Last week we lowered our Lodging sector rating to Market Weight and downgraded HST to Underperform. Our view is we seem late in the lodging cycle and we think U.S. RevPAR faces risks. See our notes with our complete thesis here and here. To be clear we aren’t making a negative call on all lodging. We’re still bullish on timeshare (VAC and HGV), which is our favorite sub-group, and RevPAR isn’t a KPI for timeshare. We also think the hotel C-Corps can still work in a tepid U.S. RevPAR environment because the asset-light business models are powerful, and efforts by China/Europe to re-stimulate could start to favor names with international exposure like the C-Corps, but admittedly we now see less exciting upside to the C-Corps as reflected by our target prices. Given the move in lodging stocks as well as slowing U.S. RevPAR the risk/reward of the space seems less compelling. Owned real estate in the U.S. seems most exposed to our view, which is the reason for our downgrade of HST to Underperform. Investor feedback on our call has generally been receptive, and it feels like sentiment is definitely biased negative. From our conversations we even sense some bearishness towards the high-quality C-Corps.
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Today (3/11/2019) we lower our sector weighting on Lodging from Market Overweight to Market Weight, and we also downgrade HST from Peer Perform to Underperform. The reasoning for the change is largely based on the idea that we are later in the cycle with soft U.S. RevPAR growth, which we do not expect to improve in the near-term.
H hosted an analyst day in NYC this afternoon (3/5/19). Attendance was a bit lighter than we expected, with ~50 people in total which was lower than what we counted at the 2016 event, which we think is a function of lodging apathy and particularly around H after overly positive sentiment a year ago. Overall the day seemed positive, with a few noteworthy items.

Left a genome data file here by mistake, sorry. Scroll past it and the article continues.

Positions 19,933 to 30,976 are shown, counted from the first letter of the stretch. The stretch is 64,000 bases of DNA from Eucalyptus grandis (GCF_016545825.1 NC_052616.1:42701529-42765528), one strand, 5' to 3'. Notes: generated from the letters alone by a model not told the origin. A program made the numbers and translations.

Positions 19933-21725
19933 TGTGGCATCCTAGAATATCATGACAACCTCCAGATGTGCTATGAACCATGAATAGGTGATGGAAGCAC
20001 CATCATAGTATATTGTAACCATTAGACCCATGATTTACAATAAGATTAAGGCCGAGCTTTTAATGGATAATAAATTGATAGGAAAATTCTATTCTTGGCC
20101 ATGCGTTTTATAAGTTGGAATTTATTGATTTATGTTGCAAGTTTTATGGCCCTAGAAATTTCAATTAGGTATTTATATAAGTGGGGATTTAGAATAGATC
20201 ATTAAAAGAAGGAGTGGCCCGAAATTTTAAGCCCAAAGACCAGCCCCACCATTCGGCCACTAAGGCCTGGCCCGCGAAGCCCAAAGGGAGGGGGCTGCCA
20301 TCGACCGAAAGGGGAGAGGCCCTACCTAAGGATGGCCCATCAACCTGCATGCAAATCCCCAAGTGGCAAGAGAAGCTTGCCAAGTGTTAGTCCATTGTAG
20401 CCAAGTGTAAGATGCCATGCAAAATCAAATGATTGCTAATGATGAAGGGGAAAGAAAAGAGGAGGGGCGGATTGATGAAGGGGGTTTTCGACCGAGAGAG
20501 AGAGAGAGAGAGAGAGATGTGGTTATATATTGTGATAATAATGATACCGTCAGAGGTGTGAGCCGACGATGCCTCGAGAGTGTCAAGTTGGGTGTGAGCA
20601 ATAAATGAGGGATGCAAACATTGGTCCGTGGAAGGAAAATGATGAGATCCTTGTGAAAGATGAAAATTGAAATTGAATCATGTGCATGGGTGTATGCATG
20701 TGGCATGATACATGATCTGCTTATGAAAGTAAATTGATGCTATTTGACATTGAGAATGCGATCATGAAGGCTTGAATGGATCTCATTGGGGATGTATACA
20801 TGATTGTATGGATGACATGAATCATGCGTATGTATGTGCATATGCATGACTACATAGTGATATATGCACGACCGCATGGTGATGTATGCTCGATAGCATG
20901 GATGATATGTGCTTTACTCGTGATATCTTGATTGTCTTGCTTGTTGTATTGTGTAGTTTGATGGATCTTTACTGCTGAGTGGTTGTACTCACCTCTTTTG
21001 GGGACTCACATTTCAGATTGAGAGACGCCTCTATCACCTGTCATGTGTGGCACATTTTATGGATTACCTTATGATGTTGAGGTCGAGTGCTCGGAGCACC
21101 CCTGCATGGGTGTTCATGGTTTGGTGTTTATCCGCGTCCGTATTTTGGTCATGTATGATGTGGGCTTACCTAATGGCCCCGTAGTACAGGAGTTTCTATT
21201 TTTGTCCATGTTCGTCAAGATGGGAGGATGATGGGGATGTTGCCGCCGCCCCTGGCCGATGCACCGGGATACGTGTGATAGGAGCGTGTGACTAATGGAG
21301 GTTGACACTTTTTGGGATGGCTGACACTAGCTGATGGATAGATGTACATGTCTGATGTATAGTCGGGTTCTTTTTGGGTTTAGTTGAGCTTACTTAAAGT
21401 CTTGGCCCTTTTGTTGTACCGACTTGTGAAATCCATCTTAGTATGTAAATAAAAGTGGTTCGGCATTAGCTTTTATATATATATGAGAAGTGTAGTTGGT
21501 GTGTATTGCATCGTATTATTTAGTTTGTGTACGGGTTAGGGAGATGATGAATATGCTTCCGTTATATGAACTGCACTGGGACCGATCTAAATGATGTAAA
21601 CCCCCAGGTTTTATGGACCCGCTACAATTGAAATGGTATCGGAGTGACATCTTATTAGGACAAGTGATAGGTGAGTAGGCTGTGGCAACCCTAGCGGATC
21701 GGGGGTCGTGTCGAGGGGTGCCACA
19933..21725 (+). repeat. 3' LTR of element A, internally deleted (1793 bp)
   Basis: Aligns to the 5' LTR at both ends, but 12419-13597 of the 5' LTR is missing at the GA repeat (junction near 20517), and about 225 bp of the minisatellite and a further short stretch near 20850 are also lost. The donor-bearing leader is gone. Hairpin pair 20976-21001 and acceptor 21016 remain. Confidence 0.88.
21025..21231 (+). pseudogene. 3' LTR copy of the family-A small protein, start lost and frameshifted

Timeshare stocks have rallied hard since the Christmas Eve bottom, with VAC up 61%, HGV up 33%, and WYND up 39% versus the S&P 500 up 19%. However, the stocks still remain well off their 2018 highs. For example, VAC remains 35% below its prior high and HGV remains 31% below its prior high, and it’s been entirely a function of multiple contraction. Interestingly, the S&P 500 is now only 5% below its prior high and credit spreads have narrowed considerably.
H reported 4Q earnings yesterday (02/14/19) (initial thoughts here). The quarter was decent, as even though H missed RevPAR they came in higher on units and reported $182M of EBITDA versus consensus and our $175M.
After the close (2/14/20109) H reported 4Q adjusted EBITDA of $182M vs. consensus and our $175M estimate. H missed on RevPAR, but beat on units, similar to HLT’s report.
We aggregated pricing trends across multiple vacation options/destinations including cruise lines, Las Vegas casinos, hotels in multiple global markets, airline fares, Disney resorts, ski resorts, and rental cars. The purpose of our analysis was to compare pricing trends for cruises and Las Vegas casinos to alternative vacation options to understand if recent years of pricing strength may begin to make substitute vacation options more attractive, which some investors have expressed to us.
Earnings season has really just begun for our coverage, with only three companies reporting thus far (LVS, WYNN, and RCL). We have 10 observations to highlight with 10 charts, including takeaways from our earnings, read-throughs from other industries, and other non-earnings developments within our coverage.
This is a 35 page note we write each quarter where we update our thesis with new charts and preview each company into earnings. In this note we’re examining estimates and multiples during prior recessions as guides for possible downside scenarios. For our coverage we see binary outcomes: either a brewing recession or meaningful outperformance. The risk/reward setup to us seems more favorable for the latter, as our stocks seem to have already discounted a recession with over 50% likelihood, in our view, which we’ll show in the note.
We have three charts to highlight this week from some of our observations: 1) MAR’s EV/EBITDA premium to HLT has now been wiped out for the first time since the HLT spinoffs, 2) crude oil is down 38% from the highs and yet cruise stocks have also declined 26% over the same time, and surprisingly even underperformed other consumer discretionary names, 3) European PMIs have been soft and there are now incremental concerns about Europe following poor commentary from a few companies this week, so we show European sourcing for each company we cover.
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